I met Agnes when I was invited to join an Illuminati-level book club comprised of artists, chefs and ladies with rad opinions and even radder tattoos in a yet undiscovered part of Nashville, east of the Cumberland River. The year was 2007. I was intimidated and in over my head, and Agnes was welcoming and kind.
Agnes's art is a direct link to her ice cream, pizza loving soul. You don't need to know Agnes to know what her personality is like. Her art shows you how fun, colorful and gregarious she is. I love Agnes for making my favorite Christmas card, answering my emergency cake disaster texts and for never tiring of Andrew W.K. re-tweets. Meet today's bitch, Agnes Barton-Sabo!
What do you make and what is the name of your business?
I make art! You can find it on paintings, greeting cards, illustrated recipes, pillows, shirts, screenprinted posters, wedding invitations and pizzas that look like Hall & Oates! My art superhero name is Betty Turbo.
When did you first learn about this field of work?
Art has been my main focus in life since forever.
How did you know it was what you wanted to do?
I have always been drawn to creative work, which was fully supported and encouraged by both of my artist parents. The tools and content have evolved over the years, but I don't think I really considered any other path.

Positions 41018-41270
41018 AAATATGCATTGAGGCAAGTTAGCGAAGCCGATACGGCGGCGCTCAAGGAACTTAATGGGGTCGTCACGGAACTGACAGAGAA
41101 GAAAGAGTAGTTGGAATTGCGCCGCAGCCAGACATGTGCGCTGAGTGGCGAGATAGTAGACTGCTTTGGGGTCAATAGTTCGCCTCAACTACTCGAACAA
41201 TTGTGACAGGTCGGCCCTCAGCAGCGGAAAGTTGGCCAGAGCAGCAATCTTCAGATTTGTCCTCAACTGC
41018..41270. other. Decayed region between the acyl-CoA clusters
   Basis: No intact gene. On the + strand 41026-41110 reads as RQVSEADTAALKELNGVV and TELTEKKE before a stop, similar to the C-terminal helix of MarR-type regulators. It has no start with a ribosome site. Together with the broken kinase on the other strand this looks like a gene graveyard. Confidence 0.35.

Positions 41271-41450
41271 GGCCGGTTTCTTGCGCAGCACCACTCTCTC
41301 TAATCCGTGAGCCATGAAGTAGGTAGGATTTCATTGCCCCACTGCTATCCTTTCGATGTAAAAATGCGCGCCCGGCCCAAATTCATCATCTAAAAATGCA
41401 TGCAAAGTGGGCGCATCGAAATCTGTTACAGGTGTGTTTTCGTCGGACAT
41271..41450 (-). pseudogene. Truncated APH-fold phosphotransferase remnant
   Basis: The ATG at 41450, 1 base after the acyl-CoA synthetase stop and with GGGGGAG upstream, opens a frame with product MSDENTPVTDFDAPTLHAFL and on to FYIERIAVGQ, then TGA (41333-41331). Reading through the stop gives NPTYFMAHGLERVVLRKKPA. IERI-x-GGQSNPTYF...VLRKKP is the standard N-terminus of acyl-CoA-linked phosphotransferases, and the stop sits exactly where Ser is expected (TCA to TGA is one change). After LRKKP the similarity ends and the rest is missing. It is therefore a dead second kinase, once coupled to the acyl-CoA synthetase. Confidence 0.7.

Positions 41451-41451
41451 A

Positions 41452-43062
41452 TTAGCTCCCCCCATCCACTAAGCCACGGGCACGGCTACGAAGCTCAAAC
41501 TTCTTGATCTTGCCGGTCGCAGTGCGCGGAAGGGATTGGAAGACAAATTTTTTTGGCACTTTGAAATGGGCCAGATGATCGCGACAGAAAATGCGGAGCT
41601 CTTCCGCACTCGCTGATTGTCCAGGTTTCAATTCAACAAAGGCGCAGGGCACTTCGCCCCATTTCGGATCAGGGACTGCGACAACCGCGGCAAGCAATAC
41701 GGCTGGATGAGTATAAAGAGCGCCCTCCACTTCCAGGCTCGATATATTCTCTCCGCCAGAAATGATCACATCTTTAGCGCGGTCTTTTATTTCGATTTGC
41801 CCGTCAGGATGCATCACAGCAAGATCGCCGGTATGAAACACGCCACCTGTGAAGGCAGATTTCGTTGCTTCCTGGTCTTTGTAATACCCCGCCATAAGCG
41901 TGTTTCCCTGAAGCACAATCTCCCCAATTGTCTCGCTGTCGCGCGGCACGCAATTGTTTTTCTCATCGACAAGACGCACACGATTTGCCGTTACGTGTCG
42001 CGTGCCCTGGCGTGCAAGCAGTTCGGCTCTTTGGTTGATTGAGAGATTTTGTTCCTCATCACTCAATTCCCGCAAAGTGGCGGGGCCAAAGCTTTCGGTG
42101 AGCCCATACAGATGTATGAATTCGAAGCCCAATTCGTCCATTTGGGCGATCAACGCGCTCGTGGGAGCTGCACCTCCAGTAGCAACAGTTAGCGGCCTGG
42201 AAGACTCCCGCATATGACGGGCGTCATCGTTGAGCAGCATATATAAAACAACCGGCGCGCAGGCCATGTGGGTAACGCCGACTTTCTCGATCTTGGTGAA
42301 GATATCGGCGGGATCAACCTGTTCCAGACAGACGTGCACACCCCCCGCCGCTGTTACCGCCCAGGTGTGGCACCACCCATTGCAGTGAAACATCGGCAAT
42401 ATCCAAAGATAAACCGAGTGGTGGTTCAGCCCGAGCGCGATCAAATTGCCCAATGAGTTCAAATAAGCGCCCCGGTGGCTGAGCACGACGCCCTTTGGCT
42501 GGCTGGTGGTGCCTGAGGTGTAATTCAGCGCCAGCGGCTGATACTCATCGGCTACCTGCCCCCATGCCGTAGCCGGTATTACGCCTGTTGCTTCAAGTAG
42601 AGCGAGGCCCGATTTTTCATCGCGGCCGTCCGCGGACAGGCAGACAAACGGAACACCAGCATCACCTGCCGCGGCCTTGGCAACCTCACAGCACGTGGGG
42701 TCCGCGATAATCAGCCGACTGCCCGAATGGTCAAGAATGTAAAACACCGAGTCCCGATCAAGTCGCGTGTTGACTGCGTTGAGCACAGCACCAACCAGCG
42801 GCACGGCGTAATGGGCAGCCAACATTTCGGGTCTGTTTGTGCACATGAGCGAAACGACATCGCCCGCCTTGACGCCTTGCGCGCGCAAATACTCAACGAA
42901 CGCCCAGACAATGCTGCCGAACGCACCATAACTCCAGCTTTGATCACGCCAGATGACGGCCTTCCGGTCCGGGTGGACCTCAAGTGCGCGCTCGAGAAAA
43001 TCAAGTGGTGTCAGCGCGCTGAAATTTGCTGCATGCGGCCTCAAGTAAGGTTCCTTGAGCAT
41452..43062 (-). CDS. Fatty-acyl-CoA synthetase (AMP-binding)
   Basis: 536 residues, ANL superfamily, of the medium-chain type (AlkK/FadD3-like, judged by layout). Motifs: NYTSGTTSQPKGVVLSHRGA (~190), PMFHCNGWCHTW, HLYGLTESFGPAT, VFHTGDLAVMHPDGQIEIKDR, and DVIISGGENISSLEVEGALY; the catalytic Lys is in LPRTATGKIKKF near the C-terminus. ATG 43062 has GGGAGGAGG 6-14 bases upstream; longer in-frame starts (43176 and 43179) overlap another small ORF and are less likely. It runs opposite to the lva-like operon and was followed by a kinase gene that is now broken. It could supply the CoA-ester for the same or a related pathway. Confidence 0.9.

What was your path that lead you to where you are now?
I went to college for photography, which was my obsession at the time, and only applied to one school (RIT). I was already shifting my focus more towards illustration and design by my senior year, but my school experience was beneficial for strengthening discipline, time management, how prolific you have to be, how hard you have to work to do "art" and other such Big Picture skills.
After graduating I was planning to move to NYC... but I asked the universe for an alternate suggestion and my friend Al popped up. After hitchhiking around the country, Al told me I oughta go to Nashville and work at this old timey print shop. So I did! And thus began three bodacious years at Hatch Show Print. While working there, I did freelance work and opened my Etsy shop, selling online for the first time. I briefly moved to Chicago, but it was horrible, so I moved back to Nashville and decorated cakes for three years, building momentum in my Etsy shop and participating in art shows and craft fairs.
In 2010, I moved to Oregon and looked for jobs... but none really appeared! I was putting all of my energy into art and that focus turned into Hey Here I Am, Making Art All The Time, Woohoo!